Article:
The United States District Court for the Central District of California, applying California law, has held that an insurer was not entitled to summary judgment in full, finding that triable issues of fact remained regarding the insurer’s alleged failure to provide an immediate defense to the insured corporation and to assign separate counsel for an insured director.  Celerity Educ. Grp. v. Scottsdale Ins. Co., 2019 WL 430497 (C.D. Cal. Feb. 4, 2019).

Starting in January 2017, the United States Attorney’s Office (USAO) launched an investigation into the insured public benefit corporation.  The investigation focused on, among other things, the corporation’s alleged theft of government property, wire fraud, and mail fraud.  After warrants were authorized to search the corporation’s records, the corporation sought consent from its insurer to engage its own counsel.  The insurer denied the request, and instead appointed counsel of its choosing.  The corporation subsequently rejected the insurer’s appointed counsel and retained its previously selected counsel.

In March 2017, the USAO named one of the insured corporation’s board members as a “person of interest” in the investigation.  The insurer subsequently denied the corporation’s request for the insurer to appoint separate counsel for each of the corporation’s five board members, reasoning that the corporation had identified no conflicts of interest between the board members individually or with respect to the corporation.  The corporation sued the insurer for breach of contract.  After suit was filed, the court issued an order concluding that the corporation was not entitled to independent counsel, but that one board member was entitled to separate counsel based on the USAO’s identification of that individual as a person of interest.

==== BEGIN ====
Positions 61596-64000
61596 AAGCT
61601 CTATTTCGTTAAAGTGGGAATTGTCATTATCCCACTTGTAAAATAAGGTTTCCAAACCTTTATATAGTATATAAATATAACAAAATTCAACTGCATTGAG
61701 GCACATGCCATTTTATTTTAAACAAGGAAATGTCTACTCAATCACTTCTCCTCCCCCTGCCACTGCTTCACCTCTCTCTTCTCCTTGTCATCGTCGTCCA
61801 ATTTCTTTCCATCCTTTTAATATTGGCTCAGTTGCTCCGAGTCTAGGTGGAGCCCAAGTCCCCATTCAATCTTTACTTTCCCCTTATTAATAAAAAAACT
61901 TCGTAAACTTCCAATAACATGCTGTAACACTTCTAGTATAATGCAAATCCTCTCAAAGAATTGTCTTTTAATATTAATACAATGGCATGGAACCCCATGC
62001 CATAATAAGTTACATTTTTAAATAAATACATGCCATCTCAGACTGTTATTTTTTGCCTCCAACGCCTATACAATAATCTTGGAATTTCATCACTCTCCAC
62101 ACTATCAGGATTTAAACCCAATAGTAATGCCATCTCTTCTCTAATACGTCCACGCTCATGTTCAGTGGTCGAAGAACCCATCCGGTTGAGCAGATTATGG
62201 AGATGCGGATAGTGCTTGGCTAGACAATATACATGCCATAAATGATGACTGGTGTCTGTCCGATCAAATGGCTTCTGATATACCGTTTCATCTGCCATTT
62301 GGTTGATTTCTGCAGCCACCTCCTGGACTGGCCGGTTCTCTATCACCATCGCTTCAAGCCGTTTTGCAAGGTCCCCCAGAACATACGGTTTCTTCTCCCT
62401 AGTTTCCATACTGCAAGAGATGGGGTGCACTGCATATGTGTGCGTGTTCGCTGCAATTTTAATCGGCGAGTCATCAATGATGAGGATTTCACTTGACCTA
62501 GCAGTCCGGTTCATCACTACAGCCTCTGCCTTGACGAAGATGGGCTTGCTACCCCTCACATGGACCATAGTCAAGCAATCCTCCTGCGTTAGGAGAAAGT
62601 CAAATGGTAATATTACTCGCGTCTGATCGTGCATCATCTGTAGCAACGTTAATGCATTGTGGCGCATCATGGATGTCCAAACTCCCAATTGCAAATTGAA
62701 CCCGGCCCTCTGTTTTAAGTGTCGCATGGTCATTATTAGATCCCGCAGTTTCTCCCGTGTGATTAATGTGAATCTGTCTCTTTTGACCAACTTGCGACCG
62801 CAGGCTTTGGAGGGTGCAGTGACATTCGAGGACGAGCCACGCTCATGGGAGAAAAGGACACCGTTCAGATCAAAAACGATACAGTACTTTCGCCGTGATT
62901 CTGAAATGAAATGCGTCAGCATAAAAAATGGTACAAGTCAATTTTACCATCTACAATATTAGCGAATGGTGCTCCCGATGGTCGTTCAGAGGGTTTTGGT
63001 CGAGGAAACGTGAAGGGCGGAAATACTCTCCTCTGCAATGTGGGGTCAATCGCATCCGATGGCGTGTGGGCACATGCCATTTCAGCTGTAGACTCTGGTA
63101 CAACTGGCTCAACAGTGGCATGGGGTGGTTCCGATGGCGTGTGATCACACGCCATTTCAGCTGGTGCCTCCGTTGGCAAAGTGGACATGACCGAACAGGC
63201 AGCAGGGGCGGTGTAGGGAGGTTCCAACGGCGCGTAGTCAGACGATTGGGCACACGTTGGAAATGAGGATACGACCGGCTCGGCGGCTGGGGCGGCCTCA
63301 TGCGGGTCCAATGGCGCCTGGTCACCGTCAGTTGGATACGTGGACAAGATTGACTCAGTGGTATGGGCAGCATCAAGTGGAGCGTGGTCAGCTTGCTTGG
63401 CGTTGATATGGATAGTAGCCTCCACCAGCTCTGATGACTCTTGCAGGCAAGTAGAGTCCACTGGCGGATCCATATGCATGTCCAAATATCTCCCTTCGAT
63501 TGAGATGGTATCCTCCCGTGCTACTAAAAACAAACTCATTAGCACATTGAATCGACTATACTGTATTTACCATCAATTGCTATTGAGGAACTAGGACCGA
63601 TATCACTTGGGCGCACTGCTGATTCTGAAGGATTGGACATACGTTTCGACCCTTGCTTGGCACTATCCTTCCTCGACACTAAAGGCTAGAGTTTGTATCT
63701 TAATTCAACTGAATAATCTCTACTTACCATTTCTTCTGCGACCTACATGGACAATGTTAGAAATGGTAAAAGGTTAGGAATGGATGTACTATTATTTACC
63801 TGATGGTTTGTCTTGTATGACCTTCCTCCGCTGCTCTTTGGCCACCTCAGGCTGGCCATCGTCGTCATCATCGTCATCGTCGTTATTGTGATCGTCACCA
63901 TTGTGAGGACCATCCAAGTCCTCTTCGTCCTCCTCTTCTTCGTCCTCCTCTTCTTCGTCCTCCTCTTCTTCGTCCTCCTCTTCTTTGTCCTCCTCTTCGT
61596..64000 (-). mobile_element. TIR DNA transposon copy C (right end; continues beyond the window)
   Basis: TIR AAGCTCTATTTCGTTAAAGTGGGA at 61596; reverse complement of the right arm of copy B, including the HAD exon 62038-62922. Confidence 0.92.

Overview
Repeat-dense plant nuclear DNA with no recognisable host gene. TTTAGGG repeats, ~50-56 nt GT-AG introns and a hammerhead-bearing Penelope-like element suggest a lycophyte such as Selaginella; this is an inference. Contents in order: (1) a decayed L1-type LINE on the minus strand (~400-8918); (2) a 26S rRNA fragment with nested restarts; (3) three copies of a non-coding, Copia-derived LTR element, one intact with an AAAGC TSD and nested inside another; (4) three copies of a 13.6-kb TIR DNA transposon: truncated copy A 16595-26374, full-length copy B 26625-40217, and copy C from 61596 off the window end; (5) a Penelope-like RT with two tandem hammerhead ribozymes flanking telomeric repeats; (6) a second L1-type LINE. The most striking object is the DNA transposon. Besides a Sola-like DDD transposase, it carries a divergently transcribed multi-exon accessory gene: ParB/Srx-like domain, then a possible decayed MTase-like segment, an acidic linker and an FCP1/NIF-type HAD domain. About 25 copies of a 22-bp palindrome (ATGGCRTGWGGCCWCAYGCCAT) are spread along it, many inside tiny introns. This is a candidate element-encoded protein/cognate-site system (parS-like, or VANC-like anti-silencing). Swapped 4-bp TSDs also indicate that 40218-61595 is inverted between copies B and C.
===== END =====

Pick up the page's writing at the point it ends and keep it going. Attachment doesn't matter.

The insured corporation’s breach of contract suit alleged that the insurer (i) failed to pay fees incurred between tender and acceptance of a defense; (ii) failed to reimburse pre-tender fees; and (iii) failed to assign separate counsel for the “person of interest” sooner, or at minimum, to reimburse the corporation for the fees it incurred as a result.

Ruling on summary judgment, the court first found that that the insurer’s month-long delay in accepting its obligation to defend after being notified of the search warrant could constitute a breach of the policy in light of the “high-profile and high stakes nature” of the investigation.  Second, the court held that the insurer did not breach the policy by refusing to reimburse the corporation for its pre-tender fees.  On that point, the corporation argued that it was required to immediately hire counsel in response to the warrants, and that the costs it incurred before notifying the insurer were therefore involuntary.  The court disagreed, noting that the insured failed to produce evidence establishing why it was unable to immediately notify the insurer of the investigation.  Finally, the court held that factual issues remained over whether the insurer should have appointed separate counsel sooner, and if so, whether the insured engaged in “bad faith” as a result.